NY Gov. Kathy Hochul Signs Into Law New Policy Making County and Town Elections More Accessible for All New Yorkers
For Immediate Release: December 22, 2023
ALBANY — New York Governor Kathy Hochul signed S3505/A4282 into law this afternoon, moving most county and town elections to even years and aligning with when federal and statewide races also are on the ballot. The new law reflects policy that is popular with voters across the state, and will make it more accessible for all New Yorkers to participate in local elections. Sam Oliker-Friedland, executive director of the Institute for Responsive Government, issued the following statement:
“We applaud Governor Hochul for signing this important bill. Moving town and county elections to even years is a common-sense step toward more representative elections and significant cost savings for election officials. This bill will bring more voters into the political process, including young voters and voters of color, and avoid extremely low turnout and unrepresentative results in local elections.”
Only 18 percent of eligible New Yorkers cast a vote in this year’s odd-year elections – compared to 45.2 percent in last year’s midterms and 61.1 percent in 2020. Data from California highlights how this new law will expand access: When the Golden State shifted town and county elections to even years, turnout significantly increased among young voters, Latino voters, and Asian American voters. The new law also is an important step toward cost-savings and increased efficiency for election workers. One study found that moving odd-year elections to even years in Washington, Montana, and Idaho (three states with a combined population much smaller than New York) could save roughly $30 million per two-year election cycle.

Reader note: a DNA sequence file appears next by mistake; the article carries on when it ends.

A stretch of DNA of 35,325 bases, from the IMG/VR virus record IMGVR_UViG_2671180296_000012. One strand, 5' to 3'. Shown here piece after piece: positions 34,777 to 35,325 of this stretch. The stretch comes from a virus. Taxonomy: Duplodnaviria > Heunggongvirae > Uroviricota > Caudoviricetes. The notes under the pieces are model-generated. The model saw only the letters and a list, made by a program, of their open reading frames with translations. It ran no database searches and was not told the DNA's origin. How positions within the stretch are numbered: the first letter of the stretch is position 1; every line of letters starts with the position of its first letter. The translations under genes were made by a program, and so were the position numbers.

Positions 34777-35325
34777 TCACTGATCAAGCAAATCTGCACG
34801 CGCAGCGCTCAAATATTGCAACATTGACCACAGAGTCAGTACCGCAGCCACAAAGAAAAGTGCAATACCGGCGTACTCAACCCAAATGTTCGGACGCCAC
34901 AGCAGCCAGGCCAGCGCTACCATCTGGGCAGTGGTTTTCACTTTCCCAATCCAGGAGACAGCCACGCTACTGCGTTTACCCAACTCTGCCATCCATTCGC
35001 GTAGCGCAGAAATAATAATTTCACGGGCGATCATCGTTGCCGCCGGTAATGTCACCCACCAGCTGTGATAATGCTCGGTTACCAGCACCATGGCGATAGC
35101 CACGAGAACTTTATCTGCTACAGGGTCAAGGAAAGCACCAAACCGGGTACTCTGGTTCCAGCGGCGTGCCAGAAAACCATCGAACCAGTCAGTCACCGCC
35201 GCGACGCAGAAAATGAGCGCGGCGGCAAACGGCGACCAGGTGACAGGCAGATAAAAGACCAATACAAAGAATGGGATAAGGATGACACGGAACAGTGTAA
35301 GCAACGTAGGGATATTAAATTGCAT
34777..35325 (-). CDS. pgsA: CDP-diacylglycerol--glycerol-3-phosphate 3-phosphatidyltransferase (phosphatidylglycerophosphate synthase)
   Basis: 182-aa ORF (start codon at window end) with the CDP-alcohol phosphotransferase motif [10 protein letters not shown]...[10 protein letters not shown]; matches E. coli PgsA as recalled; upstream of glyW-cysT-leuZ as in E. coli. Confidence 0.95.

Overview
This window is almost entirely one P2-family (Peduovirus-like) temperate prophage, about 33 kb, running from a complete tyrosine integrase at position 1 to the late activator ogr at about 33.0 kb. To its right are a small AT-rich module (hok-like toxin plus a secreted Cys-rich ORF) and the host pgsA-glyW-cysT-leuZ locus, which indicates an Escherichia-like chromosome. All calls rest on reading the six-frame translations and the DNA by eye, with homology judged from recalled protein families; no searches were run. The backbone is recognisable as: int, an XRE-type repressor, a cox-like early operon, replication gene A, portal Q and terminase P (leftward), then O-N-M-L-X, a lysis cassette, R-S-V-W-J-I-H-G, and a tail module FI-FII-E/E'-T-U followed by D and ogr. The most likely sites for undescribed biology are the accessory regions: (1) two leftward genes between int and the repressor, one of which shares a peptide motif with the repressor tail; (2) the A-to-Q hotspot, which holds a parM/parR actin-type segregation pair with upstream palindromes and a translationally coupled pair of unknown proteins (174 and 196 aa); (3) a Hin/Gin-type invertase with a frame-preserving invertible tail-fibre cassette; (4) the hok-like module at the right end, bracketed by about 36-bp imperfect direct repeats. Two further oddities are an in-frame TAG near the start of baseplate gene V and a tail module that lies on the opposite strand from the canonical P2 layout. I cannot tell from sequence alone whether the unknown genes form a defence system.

The Institute for Responsive Government is a nonpartisan nonprofit dedicated to ensuring state and federal governments work effectively for the very people they serve. The Institute for Responsive Government provides data, research, and expertise to elected officials in order to find practical policy solutions that make government systems more efficient, accessible, and responsive.